After two days of meetings, it's evident to us that there won't be a deal. The market, of course, doesn't expect a deal either, and prices have remained largely range-bound.
The language so far should make it evident that there would be no agreement at the Algiers meeting. Iran, Libya, and Nigeria present issues for OPEC to agree to a production freeze deal, and Khalid al-Falih expressed it as follows:
Source: Lee Saks
The formality of such a meeting is that the concluding remarks will be made tomorrow. Barring a miracle, we believe that the outcome of "no deal" has largely been baked into the current oil price.
As we said in our article yesterday, expectations are currently very low for a deal to materialize in Algiers. Not a single sell-side research firm believes a deal is possible, and the most optimistic one puts the odds at 50%. From what's been released so far and looking at commentary by the many countries' oil ministers, we think a deal is rather possible at the end of November when the official OPEC meeting conveys.
The biggest issue that's stopping a deal from happening is Iran's insistence that it's producing 3.8 million b/d, when clearly it's producing 3.6 million b/d. Saudi Arabia then offered to cut production by 500k b/d if Iran agrees to freeze production. The strange thing here is that Saudi Arabia's production was going to decline to 10.3 million b/d or 500k b/d lower anyway, purely due to seasonality. During the summer months, Saudi Arabia increases production to meet domestic electricity demand and subsequently scales off production after.
Currently, we do not see evidence supporting Iran's ability to increase oil production at a meaningful amount past 3.6 million b/d on its own. Foreign capital will be needed, and that's the first sign that Iran will be ramping up production.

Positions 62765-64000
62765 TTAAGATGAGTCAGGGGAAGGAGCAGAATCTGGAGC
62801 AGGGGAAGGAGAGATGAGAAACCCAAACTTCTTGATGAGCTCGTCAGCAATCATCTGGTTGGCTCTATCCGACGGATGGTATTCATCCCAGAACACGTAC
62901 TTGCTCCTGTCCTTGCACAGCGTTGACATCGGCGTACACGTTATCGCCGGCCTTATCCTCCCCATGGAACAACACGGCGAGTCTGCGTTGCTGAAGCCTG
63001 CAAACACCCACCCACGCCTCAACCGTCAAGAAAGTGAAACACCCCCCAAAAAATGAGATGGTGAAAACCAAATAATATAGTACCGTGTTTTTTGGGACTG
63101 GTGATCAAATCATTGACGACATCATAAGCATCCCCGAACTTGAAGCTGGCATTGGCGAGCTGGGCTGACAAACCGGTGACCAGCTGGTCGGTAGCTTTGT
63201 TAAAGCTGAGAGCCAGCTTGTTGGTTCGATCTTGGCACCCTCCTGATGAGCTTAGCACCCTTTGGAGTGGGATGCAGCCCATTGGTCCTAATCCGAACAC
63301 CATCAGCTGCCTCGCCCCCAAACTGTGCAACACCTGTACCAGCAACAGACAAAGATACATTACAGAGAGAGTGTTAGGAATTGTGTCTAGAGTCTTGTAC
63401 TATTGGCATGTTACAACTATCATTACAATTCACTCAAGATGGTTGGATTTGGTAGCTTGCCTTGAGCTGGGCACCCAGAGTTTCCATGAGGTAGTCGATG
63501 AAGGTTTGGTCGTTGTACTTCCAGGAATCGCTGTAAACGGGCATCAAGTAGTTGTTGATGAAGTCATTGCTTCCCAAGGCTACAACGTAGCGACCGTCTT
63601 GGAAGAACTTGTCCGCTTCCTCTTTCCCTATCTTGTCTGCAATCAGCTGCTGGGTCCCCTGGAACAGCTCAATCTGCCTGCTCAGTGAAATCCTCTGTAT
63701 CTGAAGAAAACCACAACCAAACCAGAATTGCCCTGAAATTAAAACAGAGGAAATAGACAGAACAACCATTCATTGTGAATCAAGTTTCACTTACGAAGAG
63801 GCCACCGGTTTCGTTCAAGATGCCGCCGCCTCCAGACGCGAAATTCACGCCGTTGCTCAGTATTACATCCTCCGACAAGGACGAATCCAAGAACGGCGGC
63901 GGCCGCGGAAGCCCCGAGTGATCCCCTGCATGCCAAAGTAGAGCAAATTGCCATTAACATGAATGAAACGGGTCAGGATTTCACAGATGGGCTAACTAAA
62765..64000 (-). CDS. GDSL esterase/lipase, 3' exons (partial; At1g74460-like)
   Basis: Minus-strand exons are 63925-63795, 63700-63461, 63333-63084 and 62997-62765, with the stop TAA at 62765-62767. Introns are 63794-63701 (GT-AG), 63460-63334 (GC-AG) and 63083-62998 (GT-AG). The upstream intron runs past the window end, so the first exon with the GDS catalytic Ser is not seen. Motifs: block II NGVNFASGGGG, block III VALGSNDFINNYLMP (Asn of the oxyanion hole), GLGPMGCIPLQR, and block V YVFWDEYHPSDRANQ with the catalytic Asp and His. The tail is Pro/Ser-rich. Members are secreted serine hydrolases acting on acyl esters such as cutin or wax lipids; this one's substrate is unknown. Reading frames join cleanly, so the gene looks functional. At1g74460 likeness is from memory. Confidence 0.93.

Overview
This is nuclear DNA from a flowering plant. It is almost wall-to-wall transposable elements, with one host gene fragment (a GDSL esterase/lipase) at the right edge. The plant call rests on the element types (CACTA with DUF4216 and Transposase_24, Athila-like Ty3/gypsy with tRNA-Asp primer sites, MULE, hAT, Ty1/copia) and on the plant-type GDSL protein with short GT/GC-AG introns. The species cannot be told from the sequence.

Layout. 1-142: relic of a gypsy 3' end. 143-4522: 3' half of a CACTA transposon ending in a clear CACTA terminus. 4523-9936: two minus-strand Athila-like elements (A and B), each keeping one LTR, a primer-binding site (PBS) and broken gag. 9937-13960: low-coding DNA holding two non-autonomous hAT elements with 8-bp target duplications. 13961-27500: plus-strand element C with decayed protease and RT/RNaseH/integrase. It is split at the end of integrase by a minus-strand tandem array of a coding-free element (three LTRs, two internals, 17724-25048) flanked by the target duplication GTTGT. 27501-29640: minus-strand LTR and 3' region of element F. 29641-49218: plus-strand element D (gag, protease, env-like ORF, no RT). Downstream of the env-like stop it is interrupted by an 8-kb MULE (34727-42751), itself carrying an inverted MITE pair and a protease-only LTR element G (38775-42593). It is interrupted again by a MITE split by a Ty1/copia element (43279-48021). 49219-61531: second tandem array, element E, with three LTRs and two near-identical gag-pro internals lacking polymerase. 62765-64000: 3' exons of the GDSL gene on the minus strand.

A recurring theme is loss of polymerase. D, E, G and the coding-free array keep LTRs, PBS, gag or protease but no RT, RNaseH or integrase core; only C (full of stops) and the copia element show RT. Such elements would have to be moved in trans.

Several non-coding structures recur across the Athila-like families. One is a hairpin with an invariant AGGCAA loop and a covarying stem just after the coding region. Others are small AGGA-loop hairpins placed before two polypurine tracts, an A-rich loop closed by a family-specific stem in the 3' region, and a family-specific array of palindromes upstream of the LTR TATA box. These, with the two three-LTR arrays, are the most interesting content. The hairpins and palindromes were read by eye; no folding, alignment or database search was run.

In a piece written by Javier Blas today, he talks about Iran currently having the upper hand in the battle of low oil prices. Iran just exited sanctions, and any increase presents positive tailwinds while Saudi is facing fiscal contraction.
Currently, IMF expects Saudi Arabia's fiscal deficit to be 13.5% of GDP before dropping to 12% in 2017, while for Iran the fiscal deficit is only 2.5% of GDP. IMF calculates that Saudi Arabia need oil prices to be $67 to not be in fiscal deficit, while it's $61.50 for Iran. The stark contrast in economic situations presents an interesting tell. Saudi Arabia's war for market share is now coming back to bite it, and the grand 2030 vision is heavily dependent on the Aramco IPO that's slated for 2018. If oil prices don't increase materially (past $60) by that point, Saudi's 2030 plan will be dead on arrival.
The table is now turned against the Saudis. There won't be an agreement at Algiers, but the increasing pressure fiscally and economically could see Saudi Arabia agreeing to cut its oil production at the end of November to help accelerate the rebalancing of the oil markets.
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